Virtual Farm Tour: Sunburst Dairy

Posted on December 26, 2012 in Starting Strong - Calf Care
Building the Right Fit at Sunburst Dairy

Sixteen years ago, Brian and Yogi Brown of Sunburst Dairy in Belleville, Wis. decided to give up their old stanchion barn and expand to a freestall barn and parlor.  The fresh start grew their herd to 300 cows and allowed them to hire employees.  This was important as they wanted more scheduling freedom to spend time with their growing children.   In 2007, they added a second barn and grew the herd to 500 cows – a “good number,” according to Yogi, because it allowed them to hire a fulltime feeder.

Today, Browns continue to milk 500 cows with the help of eight employees.  In addition to the farm’s employee and finance management, Yogi heads up the care of the youngstock.  Whitney, the Browns’ youngest daughter, assists with feeding calves.  Their son, Cory, helps on the farm and plans to return fulltime after he completes his degree through the University of Wisconsin-Madison Farm and Industry Short Course.

Feeding program
With the expansion, Browns transitioned to feeding pasteurized milk to their calves.   Yogi said she saw improved performance with the pasteurizer because it offers consistency no matter who is feeding.

“I love my pasteurizer,” she said.  “Calves just grow better.”

In the past, it was always a challenge to make sure the water was at the right temperature and milk replacer was adequately mixed each time.  Yogi said she sampled the pasteurized milk frequently and found that the fat and protein content didn’t waver much at all.  She said she believes it’s due to the constant mixture of fresh and waste milk.

From birth to 10 days of age, Yogi gradually increases the amount of milk the newborns are fed until they reach three gallons per day.  With a mostly Holstein herd, calves are large and average a 100-pound birthweight.  When they are weaned at six weeks, they generally range from 200 to 220 pounds.

Yogi said she used to wean the calves at five weeks, but found that the extra week on milk makes a big difference in their future performance.  If she has extra milk to feed, she’ll keep them on milk longer.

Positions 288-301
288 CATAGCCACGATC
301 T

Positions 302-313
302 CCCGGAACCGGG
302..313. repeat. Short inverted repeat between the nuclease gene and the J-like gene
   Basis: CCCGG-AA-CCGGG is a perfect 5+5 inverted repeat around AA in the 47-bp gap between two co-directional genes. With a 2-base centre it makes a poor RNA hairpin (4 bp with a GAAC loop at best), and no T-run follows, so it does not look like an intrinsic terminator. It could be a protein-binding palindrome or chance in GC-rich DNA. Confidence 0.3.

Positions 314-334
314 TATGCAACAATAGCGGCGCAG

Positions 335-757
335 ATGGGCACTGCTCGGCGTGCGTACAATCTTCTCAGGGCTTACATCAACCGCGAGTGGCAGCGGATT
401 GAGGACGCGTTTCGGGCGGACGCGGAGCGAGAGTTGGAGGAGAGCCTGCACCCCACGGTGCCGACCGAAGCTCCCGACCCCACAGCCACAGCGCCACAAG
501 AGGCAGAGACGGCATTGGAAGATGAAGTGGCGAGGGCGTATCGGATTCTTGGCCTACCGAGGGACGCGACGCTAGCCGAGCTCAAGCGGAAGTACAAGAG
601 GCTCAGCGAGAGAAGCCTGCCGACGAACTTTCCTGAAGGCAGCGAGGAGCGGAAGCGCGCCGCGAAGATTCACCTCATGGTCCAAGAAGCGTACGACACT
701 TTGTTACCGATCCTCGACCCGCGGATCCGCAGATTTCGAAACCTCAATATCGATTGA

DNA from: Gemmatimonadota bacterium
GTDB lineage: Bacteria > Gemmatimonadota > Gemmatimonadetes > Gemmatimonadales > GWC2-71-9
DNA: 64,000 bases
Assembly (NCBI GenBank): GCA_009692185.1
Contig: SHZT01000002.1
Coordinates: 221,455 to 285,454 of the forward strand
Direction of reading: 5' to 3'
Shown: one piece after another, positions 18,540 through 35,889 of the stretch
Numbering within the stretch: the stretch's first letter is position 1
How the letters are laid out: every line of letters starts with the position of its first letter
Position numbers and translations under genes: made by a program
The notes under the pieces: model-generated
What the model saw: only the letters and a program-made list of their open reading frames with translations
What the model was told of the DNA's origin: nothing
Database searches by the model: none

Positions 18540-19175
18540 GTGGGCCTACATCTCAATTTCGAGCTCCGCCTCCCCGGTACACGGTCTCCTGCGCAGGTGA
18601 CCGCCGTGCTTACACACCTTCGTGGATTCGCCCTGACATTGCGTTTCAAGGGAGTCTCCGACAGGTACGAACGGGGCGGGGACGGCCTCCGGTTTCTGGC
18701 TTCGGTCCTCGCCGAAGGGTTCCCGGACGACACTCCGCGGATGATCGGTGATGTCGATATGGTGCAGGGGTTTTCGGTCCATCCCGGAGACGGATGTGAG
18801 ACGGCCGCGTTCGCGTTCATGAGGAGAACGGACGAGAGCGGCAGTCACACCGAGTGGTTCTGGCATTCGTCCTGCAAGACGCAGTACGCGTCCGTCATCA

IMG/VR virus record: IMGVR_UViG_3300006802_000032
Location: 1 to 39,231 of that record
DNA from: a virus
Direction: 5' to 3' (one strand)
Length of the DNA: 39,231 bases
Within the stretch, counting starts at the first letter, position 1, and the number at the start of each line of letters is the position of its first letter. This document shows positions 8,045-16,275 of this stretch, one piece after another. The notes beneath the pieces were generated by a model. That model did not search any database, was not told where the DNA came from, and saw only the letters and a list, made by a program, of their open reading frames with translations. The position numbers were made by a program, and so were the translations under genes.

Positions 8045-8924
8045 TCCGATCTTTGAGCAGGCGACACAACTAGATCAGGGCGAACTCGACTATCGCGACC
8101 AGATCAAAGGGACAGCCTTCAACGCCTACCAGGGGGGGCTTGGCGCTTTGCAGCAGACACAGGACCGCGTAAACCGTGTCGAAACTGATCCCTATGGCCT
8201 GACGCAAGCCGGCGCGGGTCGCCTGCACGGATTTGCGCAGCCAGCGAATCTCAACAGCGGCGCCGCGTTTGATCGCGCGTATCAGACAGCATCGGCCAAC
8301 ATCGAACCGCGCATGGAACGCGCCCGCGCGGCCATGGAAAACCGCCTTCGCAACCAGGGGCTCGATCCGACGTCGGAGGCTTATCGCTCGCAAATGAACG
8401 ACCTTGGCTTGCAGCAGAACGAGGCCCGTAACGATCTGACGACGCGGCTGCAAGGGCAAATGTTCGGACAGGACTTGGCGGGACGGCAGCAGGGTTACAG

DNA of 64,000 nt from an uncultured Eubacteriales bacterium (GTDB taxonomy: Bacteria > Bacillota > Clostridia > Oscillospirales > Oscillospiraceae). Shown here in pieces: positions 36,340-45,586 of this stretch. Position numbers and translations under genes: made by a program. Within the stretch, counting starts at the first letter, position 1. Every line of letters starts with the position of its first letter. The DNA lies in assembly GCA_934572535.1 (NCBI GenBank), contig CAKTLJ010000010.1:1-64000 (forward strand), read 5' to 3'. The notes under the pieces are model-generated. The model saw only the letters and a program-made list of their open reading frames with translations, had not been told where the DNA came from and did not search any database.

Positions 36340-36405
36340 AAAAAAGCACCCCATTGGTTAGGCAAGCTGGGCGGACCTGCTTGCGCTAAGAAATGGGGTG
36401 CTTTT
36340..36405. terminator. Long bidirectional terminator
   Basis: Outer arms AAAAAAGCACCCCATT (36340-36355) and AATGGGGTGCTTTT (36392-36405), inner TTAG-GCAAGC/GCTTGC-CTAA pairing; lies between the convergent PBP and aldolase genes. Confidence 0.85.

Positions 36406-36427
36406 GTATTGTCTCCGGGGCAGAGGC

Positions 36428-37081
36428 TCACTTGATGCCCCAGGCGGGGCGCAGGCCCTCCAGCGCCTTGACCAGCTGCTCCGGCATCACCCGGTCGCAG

Reducing stress
To limit stress on calves, Yogi minimizes the amount of changes a calf experiences at any one time.  The calves are weaned off milk for about one week before they transition to a group pen.  They’ll remain on the same feed for a week after entering the group pen.

Recently, Yogi switched to dehorning with a paste instead of the traditional dehorning, which she said was increasingly difficult with larger calves.  Yogi moves the newborn calf into its hutch within a day.  At that time, she trims the hair with a clippers and applies the paste right away.  She said she has been happy with this technique so far.

Finding the best fit for their facilities
Yogi said Sunburst Dairy has made several changes over the past couple of years to maximize calves’ performance with their facilities.  The biggest of those changes was switching to sand bedding from May through October.  The sand bedding, coupled with a 15-inch gravel pad beneath the hutches, helps drain moisture away from the calves and improves fly control.  Yogi said employees also appreciate not having to bed calves with straw frequently during the warm months.

Other simple changes have had an impact too.  Until a couple of years ago, Yogi fed her 70 calves inside their hutches.  She decided to feed the calves outside instead, so she bent the wire panels to make the corners square and attached the milk/water buckets outside the pen.  This past fall, she moved the grain outside the pen as well.  She said this strategy is great because calves have to come outside to eat, allowing her a better chance to observe the animals.

Changes for the future
As Yogi looks down the road, she said the next big change to the calf facilities will probably be to replace the hutches with a calf barn.  She predicts employees won’t want to feed calves outside year-round.  However, she said she and Brian are waiting to make any big changes to the farm until their son, Cory, returns fulltime.

“We’re going to wait until Cory decides what he wants to do,” she said.  “He has a lot of good ideas and we want to be able to use them.”

Regardless of the changes that do come, a commitment details and a willingness to try new things to improve the calf program will remain a cornerstone for Sunburst Dairy.

Yogi said, “Quality control, that’s my number one job.”

Category: Farm tours
Starting Strong - Calf Care